Hearsay refers to a statement or information that someone heard from another person, rather than directly experiencing, or observing it themselves. In other words, hearsay is second-hand information that is not based on the personal knowledge or observation of the person conveying it. Hearsay evidence is generally not admissible in court, as it is often unreliable and can be easily manipulated or distorted as it passes from one person to another. However, there are some exceptions and circumstances where hearsay evidence may be allowed.
When is Hearsay Admissible?
Hearsay evidence is generally considered to be unreliable and is therefore excluded as evidence in court. However, there are some exceptions to this rule where hearsay evidence may be admitted in certain circumstances. These include:
- Dying declarations: Statements made by a person who believes they are about to die and which relate to the cause or circumstances of their impending death may be admissible as evidence.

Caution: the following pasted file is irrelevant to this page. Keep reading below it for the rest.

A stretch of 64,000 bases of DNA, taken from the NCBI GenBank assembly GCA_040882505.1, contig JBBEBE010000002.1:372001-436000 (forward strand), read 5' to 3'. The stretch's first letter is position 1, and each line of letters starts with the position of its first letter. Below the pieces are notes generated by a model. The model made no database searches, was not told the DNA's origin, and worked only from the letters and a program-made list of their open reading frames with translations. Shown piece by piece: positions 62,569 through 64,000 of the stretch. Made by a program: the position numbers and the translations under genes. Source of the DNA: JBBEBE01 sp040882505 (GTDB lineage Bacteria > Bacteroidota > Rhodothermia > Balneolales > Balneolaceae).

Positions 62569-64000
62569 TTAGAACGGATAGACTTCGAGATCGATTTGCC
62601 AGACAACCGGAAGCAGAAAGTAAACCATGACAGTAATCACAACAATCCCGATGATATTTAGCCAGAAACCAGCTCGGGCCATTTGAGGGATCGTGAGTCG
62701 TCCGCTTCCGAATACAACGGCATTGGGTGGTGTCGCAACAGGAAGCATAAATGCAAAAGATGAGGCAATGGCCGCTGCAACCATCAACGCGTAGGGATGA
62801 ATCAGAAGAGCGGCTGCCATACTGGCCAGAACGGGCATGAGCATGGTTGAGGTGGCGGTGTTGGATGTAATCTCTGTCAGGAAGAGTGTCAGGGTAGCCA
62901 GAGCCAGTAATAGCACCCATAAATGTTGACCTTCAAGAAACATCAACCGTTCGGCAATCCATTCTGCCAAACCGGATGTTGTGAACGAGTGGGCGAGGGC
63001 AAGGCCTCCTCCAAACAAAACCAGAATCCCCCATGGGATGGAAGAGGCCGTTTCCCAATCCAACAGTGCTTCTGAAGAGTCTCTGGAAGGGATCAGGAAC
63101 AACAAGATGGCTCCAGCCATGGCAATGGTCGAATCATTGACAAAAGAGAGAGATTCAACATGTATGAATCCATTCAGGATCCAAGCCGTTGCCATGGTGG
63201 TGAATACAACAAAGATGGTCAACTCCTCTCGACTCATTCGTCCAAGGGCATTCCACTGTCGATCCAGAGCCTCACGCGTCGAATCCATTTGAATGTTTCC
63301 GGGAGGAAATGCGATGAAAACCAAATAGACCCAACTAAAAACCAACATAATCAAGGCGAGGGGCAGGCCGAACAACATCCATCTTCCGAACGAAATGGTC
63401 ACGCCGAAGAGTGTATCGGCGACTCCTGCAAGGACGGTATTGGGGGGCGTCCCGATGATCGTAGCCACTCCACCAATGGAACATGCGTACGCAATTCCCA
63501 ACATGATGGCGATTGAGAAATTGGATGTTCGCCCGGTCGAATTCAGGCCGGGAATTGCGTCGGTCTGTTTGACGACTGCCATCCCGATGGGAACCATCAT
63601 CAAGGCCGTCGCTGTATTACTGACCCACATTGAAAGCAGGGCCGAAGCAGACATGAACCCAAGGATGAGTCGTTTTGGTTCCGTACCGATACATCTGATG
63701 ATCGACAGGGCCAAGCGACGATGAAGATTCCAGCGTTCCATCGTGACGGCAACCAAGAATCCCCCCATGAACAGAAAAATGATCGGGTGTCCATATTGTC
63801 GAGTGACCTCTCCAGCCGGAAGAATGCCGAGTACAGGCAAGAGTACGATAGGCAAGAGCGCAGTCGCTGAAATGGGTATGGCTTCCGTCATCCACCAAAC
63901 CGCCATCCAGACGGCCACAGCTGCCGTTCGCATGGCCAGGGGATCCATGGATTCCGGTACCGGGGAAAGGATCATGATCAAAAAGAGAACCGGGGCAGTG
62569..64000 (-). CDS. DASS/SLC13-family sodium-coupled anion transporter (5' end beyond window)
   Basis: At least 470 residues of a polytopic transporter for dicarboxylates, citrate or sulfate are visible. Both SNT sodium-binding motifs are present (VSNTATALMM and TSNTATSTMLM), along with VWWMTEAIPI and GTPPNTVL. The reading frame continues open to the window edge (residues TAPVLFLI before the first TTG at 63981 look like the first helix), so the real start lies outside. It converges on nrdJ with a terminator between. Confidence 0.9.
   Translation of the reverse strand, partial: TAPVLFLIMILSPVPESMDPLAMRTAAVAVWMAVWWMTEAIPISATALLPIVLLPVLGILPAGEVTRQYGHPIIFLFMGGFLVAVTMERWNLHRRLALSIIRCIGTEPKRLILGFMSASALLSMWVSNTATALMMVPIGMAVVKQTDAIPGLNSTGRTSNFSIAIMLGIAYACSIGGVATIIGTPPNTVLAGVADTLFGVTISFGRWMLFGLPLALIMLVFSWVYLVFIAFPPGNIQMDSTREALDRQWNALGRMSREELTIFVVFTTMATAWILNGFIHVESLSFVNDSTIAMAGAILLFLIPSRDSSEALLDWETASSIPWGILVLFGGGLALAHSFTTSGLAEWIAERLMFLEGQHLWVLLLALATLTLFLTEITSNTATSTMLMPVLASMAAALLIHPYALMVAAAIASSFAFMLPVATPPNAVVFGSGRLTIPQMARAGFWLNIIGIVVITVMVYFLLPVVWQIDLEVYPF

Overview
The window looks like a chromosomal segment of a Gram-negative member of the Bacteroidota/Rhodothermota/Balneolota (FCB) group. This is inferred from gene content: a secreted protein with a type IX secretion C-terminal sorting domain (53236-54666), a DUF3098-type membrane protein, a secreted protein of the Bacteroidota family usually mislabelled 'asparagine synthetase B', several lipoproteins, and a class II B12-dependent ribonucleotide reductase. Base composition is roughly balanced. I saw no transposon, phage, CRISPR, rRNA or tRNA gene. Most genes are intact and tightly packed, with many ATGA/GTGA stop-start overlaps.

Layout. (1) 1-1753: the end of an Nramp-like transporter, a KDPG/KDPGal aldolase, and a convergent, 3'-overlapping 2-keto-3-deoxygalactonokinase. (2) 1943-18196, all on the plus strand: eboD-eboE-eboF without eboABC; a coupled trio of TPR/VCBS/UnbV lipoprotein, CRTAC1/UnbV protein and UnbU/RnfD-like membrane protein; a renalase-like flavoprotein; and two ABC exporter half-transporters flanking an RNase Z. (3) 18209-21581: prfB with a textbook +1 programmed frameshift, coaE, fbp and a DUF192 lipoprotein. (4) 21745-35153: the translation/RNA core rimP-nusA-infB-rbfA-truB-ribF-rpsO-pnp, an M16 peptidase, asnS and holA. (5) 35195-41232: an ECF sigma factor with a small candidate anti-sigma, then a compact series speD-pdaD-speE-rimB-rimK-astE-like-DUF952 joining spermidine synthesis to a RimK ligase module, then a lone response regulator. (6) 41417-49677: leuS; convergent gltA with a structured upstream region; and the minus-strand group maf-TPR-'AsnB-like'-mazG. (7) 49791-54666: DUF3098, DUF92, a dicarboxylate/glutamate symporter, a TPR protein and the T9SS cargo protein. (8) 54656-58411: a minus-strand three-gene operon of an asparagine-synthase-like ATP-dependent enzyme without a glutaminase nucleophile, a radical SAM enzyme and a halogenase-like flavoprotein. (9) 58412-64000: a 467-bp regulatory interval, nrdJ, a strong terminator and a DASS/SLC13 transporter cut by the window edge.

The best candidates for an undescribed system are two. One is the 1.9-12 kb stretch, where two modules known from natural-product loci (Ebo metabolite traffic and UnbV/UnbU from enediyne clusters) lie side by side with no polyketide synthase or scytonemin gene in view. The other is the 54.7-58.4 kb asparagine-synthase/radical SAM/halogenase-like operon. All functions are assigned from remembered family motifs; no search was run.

- Declarations against interest: Statements made by a person that are against their own interest, such as confessions to a crime, may be admissible as evidence.
- Spontaneous utterance: This exception applies when a statement is made by a person who is under the stress or excitement of a startling event and the statement relates to that event. The idea behind this exception is that statements made in a state of shock or excitement are considered to be more reliable, as they are less likely to be fabricated or influenced by memory or external factors.
- State of Mind Exception: The state of mind exception to the hearsay rule is a rule of evidence that allows statements made by a person to be admitted in court as evidence to show the person’s state of mind or mental condition, rather than for the truth of the matter asserted.
- Business records: Records made in the regular course of business, such as invoices, receipts, and sales records, may be admissible as evidence.
- Principled Exception: Statements that do not fall within any of the above exceptions may be admissible as evidence if they are reliable and necessary for the fair determination of the case.
It is important to note that the admissibility of hearsay evidence is always subject to the discretion of the judge, who will consider the reliability and probative value of the evidence considering the circumstances of the case.